MUSICIANDecember 01, 1981
The following article by J D Considine appeared in the December 1981 issue of Musician magazine...
Between the pleasant song hooks and facile photogenia of the Police there lies a sophistication and urgency that has justly brought Andy Summers, Sting and Stewart Copeland to the top of everyone's pops.
August in the Canadian woods sure beats the hell out of August in the sweaty East Coast city where I spend most of my time, so I can easily appreciate why the Police had chosen Le Studio in the tiny village of Morin Heights, Quebec, to mix their upcoming live album. With clear skies above and cool, clean air all around. the group displayed its outdoorsy side as we talked; Stewart Copeland repeatedly slammed a baseball into his mitt, confessing that "I haven't got a clue of what to do with it," while Sting decided to undergo his interview while paddling across the small lake behind the studio.
Still, business is business, and the business at hand was trying to understand just what it is that makes the Police more than the sum of its parts. It's not an easy question to take on, either. Just four years ago, the Police were slugging it out with all the other bright new bands in the cramped and dirty confines of London's premier punk club, the Roxy. But rather than follow the usual path of critical favour, a cult following, a few unrepresentative records and eventual dissolution, the Police parlayed an independent single into a major-label deal, and proceeded to turn out a series of hits that has made them one of the most widely-listened-to bands of the last five years.
"Playing pop music is very hard to do," shrugged Stewart Copeland, "and we just happen to be good at it. In this instance, the people who are good at it also happen to be quite able musicians, but being technically proficient is really secondary. Completely irrelevant to the readers of your magazine but very important to a large majority of our following is the fact that we're three photogenic guys." He looked up from his baseball mitt to smile apologetically, as if it weren't his idea to be so cute, and added, "That's important to me only in that we've built a group that has everything right."
That's not a bad way to look at the Police: The Group That Got Everything Right. Because from the teen idol good looks of Sting to the sophisticated chops of Andy Summers, the Police manage to meet all the requirements for class-A pop stars while at the same time producing music that is provocative, inventive and arrestingly direct. Not only can the Police come up with the sort of hit singles guaranteed to get you humming along with the radio, but they do so without insulting your intelligence or compromising your aesthetics.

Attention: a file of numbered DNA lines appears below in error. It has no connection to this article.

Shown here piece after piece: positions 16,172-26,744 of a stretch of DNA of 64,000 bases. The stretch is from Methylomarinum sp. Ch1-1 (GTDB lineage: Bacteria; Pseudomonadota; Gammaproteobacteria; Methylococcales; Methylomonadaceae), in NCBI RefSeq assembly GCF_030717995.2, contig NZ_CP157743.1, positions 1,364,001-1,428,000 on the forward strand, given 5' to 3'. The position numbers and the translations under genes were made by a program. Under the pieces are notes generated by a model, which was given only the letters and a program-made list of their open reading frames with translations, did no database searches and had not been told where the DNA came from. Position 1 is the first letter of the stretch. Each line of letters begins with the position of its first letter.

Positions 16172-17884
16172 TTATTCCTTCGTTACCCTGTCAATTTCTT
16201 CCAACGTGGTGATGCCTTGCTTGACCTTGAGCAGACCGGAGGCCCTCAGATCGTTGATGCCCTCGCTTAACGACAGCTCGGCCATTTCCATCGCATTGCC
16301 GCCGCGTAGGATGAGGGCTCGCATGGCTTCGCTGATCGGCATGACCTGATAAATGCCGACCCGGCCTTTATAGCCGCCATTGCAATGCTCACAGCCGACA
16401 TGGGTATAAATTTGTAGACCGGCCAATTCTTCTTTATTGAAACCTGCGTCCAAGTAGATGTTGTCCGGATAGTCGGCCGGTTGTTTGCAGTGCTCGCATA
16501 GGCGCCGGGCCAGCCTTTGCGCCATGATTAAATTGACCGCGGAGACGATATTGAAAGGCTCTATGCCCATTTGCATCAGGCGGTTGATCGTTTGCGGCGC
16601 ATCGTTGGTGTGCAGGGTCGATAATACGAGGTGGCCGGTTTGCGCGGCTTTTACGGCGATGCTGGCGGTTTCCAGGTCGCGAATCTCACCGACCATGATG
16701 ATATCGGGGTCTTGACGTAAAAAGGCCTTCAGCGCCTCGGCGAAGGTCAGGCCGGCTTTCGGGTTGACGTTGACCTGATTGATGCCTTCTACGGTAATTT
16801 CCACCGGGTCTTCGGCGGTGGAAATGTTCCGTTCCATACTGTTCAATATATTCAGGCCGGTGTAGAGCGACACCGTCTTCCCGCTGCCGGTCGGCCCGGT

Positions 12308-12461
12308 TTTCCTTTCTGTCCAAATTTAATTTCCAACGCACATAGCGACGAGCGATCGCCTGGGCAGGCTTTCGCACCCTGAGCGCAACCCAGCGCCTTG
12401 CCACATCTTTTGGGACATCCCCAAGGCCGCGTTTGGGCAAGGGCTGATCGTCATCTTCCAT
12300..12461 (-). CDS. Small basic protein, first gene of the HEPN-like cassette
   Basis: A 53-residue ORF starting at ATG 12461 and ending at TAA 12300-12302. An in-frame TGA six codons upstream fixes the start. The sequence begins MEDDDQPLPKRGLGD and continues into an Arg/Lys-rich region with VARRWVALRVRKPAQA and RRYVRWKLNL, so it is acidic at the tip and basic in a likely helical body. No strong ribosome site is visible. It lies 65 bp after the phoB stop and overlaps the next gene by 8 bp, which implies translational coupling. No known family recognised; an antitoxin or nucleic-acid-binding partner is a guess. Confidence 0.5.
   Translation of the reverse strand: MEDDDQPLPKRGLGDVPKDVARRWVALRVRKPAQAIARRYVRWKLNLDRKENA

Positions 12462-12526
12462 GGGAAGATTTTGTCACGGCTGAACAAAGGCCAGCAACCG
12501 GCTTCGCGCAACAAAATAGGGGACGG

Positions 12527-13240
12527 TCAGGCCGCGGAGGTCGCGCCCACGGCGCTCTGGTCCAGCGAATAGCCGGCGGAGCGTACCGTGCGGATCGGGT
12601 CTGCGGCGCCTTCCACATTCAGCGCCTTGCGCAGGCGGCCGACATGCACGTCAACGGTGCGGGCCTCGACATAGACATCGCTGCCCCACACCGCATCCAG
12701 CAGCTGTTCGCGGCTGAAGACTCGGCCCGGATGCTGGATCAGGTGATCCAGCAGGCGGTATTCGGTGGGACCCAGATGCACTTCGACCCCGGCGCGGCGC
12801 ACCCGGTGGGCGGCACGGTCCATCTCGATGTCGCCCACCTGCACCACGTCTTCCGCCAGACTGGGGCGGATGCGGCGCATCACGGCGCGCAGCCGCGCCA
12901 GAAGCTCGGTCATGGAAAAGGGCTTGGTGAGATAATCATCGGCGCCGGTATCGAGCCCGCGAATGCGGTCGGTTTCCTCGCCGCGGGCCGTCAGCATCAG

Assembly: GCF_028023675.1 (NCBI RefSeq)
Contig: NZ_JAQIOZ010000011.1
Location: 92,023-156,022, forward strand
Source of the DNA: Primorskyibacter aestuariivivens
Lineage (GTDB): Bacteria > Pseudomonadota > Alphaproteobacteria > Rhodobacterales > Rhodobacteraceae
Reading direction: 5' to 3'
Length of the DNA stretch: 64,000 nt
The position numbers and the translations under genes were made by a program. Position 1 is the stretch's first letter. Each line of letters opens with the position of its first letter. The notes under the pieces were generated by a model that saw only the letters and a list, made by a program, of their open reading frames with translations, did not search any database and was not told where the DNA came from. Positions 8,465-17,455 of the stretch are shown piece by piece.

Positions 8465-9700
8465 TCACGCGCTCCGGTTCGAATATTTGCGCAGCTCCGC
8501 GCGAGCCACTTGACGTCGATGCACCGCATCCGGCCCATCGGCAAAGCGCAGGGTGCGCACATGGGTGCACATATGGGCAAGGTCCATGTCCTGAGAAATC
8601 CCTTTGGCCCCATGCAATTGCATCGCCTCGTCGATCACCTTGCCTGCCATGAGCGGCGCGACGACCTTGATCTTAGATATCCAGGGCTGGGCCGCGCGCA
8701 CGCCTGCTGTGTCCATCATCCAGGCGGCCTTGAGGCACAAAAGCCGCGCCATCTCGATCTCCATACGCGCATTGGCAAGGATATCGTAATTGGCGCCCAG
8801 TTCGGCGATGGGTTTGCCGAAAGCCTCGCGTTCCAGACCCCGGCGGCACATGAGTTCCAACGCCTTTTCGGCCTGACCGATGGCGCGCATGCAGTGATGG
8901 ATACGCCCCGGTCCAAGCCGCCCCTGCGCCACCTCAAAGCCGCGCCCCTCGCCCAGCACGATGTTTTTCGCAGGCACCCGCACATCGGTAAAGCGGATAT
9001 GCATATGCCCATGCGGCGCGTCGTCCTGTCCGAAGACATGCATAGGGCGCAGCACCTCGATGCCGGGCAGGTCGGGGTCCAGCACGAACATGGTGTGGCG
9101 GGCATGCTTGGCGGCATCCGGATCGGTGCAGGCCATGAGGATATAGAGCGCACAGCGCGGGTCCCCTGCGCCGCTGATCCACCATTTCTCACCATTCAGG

But try to get them to explain how they do it, and you're left holding a lot of loose threads. "We go for melodies," Copeland said of the group's pop sensibilities. "and the best melodies are the ones that are most easily understood. We don't have anything on the records that sounds difficult to play; if it sounds difficult, we'll get rid of it."
Lest you jump to the conclusion that the Police are crass commercialists, apply that maxim to the first single off the new Police album, 'Every Little Thing She Does Is Magic'. On the surface, it's a simple, pleasantly melodic love song that ties conventionally mushy lyrics to a sprightly Latin chorus. Sit down and analyse it, though, and you'll find a surprisingly sophisticated use of relative keys supporting that melody, and an intricate series of counter-melodies and rhythms fleshing it out. There's hardly a moment in the song given over to flash; everything that glitters is actually gold.
"It's only the real sophisto musos who are amazed at our ability," Copeland observed. "All the little girls who like our stuff, it never occurs to them that we're incredible musicians. As far as they're concerned, they love the sound of it, they can sing along, and they think we look nice." Well, that's one way of looking at it. Sting, however, offered a different slant on the group's musicianship. "There's nothing worse than an instrumentalist who feels he's so good that he has to fill every frequency at all times. It's athletic, not musical. My theory is that if you're a good musician, you refine what you do down to almost nothing. Miles Davis refined his art down to one riff per eight bars - that is a great musician, that is a thinking man. It's not someone who can blow thirty-four demi-semiquavers every second."
Andy Summers isn't a jazz guitarist who plays rock, any more than he is a rock guitarist who plays jazz. He's the Police guitarist, and it's that role that makes it as easy for him to play the jazzy rhythm figures that adorn 'Secret Journey' as it is to pump out the screaming rock 'n' roll leads that pepper 'Demolition Man' on the recently released 'Ghost In the Machine'. Both styles are familiar to him, and reflect a background that includes a fondness for jazz and a stint with the Animals. But you can't explain Summers' easy style away by pointing at his past, because the biggest factor in what he plays is what the rest of the group plays.